There was nothing but standing room--and precious little of that--at d.c. space Saturday night when tenor saxophonist David Murray strode onstage. Murray, best known for his work with the illustrious World Saxophone Quartet, once again found himself in the best of company. Joining him was an exceptional trio of jazz veterans: pianist John Hicks, bassist Art Davis and drummer Ed Blackwell.

The opening set was rich and varied, bouncing between an unbridled joyfulness and an earthy romanticism. Particularly striking were a couple of contrasting ballads. "Off Season," brisk and breezy, introduced Murray's muscular tone and the understated elegance of Davis' playing, while the darkly romantic "Patricia" was richly enhanced by Murray's sensitive phrasing, Hicks' orchestral colors and Blackwell's mallets and brushes.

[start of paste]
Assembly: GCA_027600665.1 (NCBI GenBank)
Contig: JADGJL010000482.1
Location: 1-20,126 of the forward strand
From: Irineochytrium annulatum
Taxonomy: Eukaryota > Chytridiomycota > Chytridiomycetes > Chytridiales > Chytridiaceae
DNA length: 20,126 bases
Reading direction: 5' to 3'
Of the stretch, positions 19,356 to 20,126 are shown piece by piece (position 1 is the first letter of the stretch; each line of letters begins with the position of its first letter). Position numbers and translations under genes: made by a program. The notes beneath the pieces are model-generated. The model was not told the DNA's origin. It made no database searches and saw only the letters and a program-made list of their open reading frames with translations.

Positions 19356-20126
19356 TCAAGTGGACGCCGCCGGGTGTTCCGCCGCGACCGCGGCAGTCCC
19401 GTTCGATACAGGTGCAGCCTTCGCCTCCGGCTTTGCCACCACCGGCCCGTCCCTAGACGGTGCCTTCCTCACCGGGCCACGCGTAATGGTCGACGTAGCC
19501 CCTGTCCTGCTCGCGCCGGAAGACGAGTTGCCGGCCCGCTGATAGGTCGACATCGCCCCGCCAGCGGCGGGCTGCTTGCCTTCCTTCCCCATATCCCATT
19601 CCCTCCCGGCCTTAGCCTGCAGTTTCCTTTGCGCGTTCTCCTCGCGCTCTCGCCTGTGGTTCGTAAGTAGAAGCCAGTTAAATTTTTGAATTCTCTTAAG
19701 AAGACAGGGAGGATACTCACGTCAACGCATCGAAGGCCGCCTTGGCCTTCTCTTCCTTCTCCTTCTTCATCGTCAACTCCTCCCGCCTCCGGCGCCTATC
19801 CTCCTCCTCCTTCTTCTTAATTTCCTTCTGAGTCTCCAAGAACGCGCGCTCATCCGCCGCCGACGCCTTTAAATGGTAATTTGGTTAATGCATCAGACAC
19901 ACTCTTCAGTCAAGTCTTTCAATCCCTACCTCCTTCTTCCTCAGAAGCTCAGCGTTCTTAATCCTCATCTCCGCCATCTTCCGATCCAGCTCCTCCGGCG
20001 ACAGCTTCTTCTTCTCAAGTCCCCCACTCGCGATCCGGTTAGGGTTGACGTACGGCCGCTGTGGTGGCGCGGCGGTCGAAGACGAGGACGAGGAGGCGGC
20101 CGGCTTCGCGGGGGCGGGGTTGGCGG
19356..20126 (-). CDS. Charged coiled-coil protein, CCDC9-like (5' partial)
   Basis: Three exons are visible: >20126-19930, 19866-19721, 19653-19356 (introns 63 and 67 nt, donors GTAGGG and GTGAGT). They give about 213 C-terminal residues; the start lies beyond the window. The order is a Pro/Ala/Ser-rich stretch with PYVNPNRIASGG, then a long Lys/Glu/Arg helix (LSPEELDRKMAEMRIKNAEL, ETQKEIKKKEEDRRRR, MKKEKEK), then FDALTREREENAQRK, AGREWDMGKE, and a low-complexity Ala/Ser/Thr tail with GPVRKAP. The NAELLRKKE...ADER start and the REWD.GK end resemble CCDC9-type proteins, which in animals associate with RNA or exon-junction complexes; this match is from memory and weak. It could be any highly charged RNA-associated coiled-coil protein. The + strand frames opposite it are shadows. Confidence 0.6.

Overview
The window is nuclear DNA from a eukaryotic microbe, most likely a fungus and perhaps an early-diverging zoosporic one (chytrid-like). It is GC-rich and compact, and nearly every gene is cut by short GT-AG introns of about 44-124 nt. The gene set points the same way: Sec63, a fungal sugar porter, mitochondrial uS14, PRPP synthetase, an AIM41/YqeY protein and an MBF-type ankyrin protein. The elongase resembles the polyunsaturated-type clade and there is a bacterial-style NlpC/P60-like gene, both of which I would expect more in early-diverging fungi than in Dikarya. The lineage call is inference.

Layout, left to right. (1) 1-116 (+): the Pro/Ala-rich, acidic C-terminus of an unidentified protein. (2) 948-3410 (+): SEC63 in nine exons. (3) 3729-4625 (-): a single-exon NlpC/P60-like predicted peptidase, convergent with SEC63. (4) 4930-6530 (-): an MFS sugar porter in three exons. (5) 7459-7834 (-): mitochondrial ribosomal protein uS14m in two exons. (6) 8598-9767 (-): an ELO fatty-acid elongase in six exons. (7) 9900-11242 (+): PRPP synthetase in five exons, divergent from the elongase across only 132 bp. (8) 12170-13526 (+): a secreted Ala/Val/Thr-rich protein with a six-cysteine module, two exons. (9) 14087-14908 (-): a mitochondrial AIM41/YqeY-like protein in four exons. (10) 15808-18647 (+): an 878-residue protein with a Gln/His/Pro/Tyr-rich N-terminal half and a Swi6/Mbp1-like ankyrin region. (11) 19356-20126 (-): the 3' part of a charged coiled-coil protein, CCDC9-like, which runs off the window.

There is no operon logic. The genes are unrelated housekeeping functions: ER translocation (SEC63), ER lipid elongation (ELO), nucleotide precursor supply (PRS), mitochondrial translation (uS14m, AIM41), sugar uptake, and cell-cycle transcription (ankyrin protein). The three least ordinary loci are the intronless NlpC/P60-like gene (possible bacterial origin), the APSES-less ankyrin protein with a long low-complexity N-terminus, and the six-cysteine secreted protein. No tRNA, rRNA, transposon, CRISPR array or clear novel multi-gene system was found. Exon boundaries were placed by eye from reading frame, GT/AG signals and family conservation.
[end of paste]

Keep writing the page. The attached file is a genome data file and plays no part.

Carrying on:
In a more exuberant vein, "Flowers for Albert" (a tribute to Albert Ayler, one of Murray's principal influences) was both volatile and celebratory, ripe with a Caribbean flavor and as much a sampling of Murray's resourcefulness and stamina as anything the set had to offer.

All the tunes, including the insinuating blues that concluded the performance, were conventionally framed, with the spotlight moving from one musician to another. But the solos seemed particularly inspired and colorful and, above all else, sharply attuned to the manner in which Murray had originally established the melody and mood of each piece.